[oh-uh n]
  1. Sir Richard,1804–92, English zoologist and anatomist.
  2. Robert,1771–1858, Welsh social reformer in Great Britain and the U.S.
  3. Wilfred,1893–1918, English poet.
  4. a male given name.
Dictionary.com Unabridged Based on the Random House Unabridged Dictionary, © Random House, Inc. 2018

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British Dictionary definitions for owen


  1. David (Anthony Llewellyn), Baron. born 1938, British politician: Labour foreign secretary (1977–79); cofounder of the Social Democratic Party (1981) and its leader (1983–87): leader (1988–90) of the section of the Social Democratic Party that did not merge with the Liberal Party in 1988; peace envoy to Bosnia-Herzegovina (1992–95)
  2. Michael (James). born 1979, English footballer: a striker, he scored 40 goals in 89 games for England (1998–2008); his clubs included Liverpool (1996–2004) and Newcastle United (2005–2009)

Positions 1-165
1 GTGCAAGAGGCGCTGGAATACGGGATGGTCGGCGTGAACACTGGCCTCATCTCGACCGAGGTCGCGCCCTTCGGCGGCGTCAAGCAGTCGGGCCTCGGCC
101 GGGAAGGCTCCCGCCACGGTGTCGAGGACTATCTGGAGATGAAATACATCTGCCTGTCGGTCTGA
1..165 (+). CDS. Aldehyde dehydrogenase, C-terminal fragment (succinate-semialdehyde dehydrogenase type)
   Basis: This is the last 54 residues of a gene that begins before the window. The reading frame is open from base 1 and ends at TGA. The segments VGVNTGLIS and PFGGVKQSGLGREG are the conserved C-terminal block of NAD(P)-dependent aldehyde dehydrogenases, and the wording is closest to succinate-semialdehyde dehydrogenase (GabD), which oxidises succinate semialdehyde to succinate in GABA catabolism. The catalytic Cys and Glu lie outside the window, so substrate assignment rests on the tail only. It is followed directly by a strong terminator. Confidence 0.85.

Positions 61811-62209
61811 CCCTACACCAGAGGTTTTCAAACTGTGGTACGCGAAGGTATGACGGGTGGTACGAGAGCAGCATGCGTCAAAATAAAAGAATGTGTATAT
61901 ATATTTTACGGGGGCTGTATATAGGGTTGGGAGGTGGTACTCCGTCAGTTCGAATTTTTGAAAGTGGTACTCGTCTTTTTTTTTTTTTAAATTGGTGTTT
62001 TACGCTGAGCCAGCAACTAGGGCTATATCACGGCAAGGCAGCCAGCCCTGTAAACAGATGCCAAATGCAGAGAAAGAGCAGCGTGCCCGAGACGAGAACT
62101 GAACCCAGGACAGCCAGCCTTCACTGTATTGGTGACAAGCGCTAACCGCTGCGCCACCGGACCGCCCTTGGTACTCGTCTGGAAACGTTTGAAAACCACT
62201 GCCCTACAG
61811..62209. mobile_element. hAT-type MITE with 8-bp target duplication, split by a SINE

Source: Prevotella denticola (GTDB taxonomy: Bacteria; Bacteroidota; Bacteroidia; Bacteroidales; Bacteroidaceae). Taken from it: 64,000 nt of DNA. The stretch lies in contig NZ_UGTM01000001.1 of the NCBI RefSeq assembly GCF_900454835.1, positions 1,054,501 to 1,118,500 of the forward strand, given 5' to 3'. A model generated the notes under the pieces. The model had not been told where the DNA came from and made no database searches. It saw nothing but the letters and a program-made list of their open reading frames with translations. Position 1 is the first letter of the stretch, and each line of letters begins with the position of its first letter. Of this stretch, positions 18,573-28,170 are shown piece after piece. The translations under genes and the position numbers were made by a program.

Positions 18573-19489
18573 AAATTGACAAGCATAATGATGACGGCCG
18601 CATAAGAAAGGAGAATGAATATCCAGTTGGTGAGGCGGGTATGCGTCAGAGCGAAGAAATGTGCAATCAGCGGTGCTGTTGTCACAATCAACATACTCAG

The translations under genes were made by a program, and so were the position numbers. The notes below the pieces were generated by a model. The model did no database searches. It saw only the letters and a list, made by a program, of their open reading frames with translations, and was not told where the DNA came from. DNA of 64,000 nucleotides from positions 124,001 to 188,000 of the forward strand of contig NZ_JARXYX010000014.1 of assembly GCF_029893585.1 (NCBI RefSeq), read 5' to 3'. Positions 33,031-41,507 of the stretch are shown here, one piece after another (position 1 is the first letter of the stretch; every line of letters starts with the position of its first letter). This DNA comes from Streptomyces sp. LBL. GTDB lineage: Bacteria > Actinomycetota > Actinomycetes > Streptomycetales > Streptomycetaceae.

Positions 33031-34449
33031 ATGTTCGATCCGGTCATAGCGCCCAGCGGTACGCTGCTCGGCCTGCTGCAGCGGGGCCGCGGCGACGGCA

3. Sir Richard. 1804–92, English comparative anatomist and palaeontologist
  4. Robert. 1771–1858, Welsh industrialist and social reformer. He formed a model industrial community at New Lanark, Scotland, and pioneered cooperative societies. His books include New View of Society (1813)
  5. Wilfred. 1893–1918, English poet of World War I, who was killed in action
Collins English Dictionary - Complete & Unabridged 2012 Digital Edition © William Collins Sons & Co. Ltd. 1979, 1986 © HarperCollins Publishers 1998, 2000, 2003, 2005, 2006, 2007, 2009, 2012

Word Origin and History for owen


Celtic masc. proper name, ultimately from Greek eugenes "well-born;" via Gaelic Eoghann, Old Irish Eogan, Old Welsh Eugein, Ougein. In Medieval records, frequently Latinized as Eugenius; the form Eugene emerged in Scotland by late 12c. The Breton form Even led to modern French Ivain. Owenite in reference to the communistic system of social reformer Robert Owen (1771-1858) is attested from 1829.

Online Etymology Dictionary, © 2010 Douglas Harper